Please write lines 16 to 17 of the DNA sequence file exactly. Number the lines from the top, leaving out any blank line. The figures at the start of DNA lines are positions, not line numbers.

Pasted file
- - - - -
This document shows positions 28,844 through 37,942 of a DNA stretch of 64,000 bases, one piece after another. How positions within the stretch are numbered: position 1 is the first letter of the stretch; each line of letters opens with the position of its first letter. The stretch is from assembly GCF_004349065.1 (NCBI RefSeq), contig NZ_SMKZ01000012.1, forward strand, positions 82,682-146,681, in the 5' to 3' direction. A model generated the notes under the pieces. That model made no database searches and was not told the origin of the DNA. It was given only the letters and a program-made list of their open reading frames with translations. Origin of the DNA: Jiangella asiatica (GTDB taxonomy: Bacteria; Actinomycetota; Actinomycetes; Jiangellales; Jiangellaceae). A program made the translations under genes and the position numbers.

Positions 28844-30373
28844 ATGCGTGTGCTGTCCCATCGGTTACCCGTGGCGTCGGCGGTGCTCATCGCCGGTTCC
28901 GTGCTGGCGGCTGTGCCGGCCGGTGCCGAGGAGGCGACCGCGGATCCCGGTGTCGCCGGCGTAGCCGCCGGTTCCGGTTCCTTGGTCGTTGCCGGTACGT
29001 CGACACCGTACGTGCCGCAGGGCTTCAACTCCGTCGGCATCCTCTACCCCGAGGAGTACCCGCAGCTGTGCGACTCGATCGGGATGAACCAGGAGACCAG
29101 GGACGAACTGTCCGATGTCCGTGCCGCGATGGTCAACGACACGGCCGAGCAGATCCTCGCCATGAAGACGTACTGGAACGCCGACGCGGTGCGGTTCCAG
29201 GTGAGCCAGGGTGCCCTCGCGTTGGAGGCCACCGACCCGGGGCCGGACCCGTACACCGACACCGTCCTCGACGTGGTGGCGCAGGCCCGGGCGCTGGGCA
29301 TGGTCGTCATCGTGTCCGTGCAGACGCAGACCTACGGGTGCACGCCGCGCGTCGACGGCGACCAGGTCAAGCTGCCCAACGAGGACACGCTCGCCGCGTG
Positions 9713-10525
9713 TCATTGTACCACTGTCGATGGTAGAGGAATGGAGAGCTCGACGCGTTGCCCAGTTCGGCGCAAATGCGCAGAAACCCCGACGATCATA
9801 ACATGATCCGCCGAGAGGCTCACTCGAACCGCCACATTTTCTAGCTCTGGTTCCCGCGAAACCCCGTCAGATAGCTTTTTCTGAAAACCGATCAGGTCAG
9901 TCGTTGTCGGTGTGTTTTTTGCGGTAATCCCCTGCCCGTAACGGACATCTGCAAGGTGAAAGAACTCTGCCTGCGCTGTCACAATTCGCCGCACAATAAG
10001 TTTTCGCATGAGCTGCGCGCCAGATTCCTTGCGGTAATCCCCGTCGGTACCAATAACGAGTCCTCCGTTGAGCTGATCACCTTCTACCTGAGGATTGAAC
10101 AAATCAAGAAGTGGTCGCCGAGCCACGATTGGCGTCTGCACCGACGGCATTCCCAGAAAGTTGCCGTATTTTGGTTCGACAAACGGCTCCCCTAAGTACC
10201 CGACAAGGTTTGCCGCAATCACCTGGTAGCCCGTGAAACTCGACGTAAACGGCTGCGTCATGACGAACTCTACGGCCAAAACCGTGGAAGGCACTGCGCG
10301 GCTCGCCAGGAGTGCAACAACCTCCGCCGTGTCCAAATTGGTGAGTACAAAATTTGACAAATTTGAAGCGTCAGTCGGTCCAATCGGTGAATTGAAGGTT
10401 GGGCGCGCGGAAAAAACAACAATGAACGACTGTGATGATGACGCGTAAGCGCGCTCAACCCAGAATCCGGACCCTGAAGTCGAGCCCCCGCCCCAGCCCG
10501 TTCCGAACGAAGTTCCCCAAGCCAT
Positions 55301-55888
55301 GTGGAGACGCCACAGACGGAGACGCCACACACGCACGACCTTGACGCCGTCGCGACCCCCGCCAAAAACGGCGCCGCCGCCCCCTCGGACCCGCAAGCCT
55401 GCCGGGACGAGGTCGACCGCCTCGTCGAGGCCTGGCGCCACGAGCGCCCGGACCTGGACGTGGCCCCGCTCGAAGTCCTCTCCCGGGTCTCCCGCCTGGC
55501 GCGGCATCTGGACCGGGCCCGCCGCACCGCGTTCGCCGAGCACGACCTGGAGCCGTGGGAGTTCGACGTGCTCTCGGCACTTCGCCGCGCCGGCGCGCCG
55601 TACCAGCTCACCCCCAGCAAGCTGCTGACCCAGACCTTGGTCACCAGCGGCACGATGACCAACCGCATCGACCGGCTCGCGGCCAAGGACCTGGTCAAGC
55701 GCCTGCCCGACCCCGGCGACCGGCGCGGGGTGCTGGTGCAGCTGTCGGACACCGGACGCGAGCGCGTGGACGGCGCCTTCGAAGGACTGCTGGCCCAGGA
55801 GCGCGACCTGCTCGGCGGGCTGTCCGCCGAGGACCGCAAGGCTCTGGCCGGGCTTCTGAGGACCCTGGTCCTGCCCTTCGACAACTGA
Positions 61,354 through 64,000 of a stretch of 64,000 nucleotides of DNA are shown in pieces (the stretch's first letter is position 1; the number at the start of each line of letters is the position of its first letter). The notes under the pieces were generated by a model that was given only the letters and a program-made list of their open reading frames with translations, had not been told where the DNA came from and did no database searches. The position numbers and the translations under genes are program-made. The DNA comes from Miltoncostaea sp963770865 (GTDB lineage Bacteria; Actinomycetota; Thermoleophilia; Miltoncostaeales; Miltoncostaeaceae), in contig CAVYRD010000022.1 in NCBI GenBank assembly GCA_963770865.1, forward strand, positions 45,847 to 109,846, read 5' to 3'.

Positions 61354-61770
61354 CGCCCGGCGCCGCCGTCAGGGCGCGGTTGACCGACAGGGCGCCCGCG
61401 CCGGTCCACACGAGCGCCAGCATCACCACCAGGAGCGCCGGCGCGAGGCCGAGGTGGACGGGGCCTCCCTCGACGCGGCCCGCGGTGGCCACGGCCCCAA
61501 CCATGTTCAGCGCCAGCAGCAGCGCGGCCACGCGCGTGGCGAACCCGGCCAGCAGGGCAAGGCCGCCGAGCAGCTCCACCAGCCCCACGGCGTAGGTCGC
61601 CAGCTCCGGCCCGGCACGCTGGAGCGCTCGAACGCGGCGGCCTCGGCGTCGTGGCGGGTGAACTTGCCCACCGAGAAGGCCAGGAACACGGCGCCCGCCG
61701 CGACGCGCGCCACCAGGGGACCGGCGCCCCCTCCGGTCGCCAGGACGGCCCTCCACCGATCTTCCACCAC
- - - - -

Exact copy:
10301 GCTCGCCAGGAGTGCAACAACCTCCGCCGTGTCCAAATTGGTGAGTACAAAATTTGACAAATTTGAAGCGTCAGTCGGTCCAATCGGTGAATTGAAGGTT
10401 GGGCGCGCGGAAAAAACAACAATGAACGACTGTGATGATGACGCGTAAGCGCGCTCAACCCAGAATCCGGACCCTGAAGTCGAGCCCCCGCCCCAGCCCG